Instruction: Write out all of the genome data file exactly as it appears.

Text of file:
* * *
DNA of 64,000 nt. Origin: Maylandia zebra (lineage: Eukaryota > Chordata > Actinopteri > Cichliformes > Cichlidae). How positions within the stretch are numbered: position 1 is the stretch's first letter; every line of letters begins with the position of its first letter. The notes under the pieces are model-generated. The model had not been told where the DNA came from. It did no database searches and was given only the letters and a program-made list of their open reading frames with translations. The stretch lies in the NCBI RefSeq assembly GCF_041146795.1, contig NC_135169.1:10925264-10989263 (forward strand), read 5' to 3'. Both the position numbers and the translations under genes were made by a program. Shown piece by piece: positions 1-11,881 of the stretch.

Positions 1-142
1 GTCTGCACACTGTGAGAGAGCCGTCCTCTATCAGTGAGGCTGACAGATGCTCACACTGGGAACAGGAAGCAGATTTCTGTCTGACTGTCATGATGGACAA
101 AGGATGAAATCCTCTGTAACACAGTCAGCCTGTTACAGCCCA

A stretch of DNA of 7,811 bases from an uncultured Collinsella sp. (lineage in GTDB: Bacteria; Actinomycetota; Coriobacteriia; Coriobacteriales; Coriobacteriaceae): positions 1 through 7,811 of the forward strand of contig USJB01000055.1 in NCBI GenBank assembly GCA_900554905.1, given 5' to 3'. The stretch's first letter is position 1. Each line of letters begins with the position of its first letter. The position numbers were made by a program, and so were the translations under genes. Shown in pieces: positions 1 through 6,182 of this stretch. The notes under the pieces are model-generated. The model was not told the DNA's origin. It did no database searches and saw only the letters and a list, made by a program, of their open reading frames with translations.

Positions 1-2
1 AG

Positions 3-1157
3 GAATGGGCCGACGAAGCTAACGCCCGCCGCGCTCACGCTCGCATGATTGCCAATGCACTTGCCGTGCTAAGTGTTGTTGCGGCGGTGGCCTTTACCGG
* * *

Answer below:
DNA of 64,000 nt. Origin: Maylandia zebra (lineage: Eukaryota > Chordata > Actinopteri > Cichliformes > Cichlidae). How positions within the stretch are numbered: position 1 is the stretch's first letter; every line of letters begins with the position of its first letter. The notes under the pieces are model-generated. The model had not been told where the DNA came from. It did no database searches and was given only the letters and a program-made list of their open reading frames with translations. The stretch lies in the NCBI RefSeq assembly GCF_041146795.1, contig NC_135169.1:10925264-10989263 (forward strand), read 5' to 3'. Both the position numbers and the translations under genes were made by a program. Shown piece by piece: positions 1-11,881 of the stretch.

Positions 1-142
1 GTCTGCACACTGTGAGAGAGCCGTCCTCTATCAGTGAGGCTGACAGATGCTCACACTGGGAACAGGAAGCAGATTTCTGTCTGACTGTCATGATGGACAA
101 AGGATGAAATCCTCTGTAACACAGTCAGCCTGTTACAGCCCA

A stretch of DNA of 7,811 bases from an uncultured Collinsella sp. (lineage in GTDB: Bacteria; Actinomycetota; Coriobacteriia; Coriobacteriales; Coriobacteriaceae): positions 1 through 7,811 of the forward strand of contig USJB01000055.1 in NCBI GenBank assembly GCA_900554905.1, given 5' to 3'. The stretch's first letter is position 1. Each line of letters begins with the position of its first letter. The position numbers were made by a program, and so were the translations under genes. Shown in pieces: positions 1 through 6,182 of this stretch. The notes under the pieces are model-generated. The model was not told the DNA's origin. It did no database searches and saw only the letters and a list, made by a program, of their open reading frames with translations.

Positions 1-2
1 AG

Positions 3-1157
3 GAATGGGCCGACGAAGCTAACGCCCGCCGCGCTCACGCTCGCATGATTGCCAATGCACTTGCCGTGCTAAGTGTTGTTGCGGCGGTGGCCTTTACCGG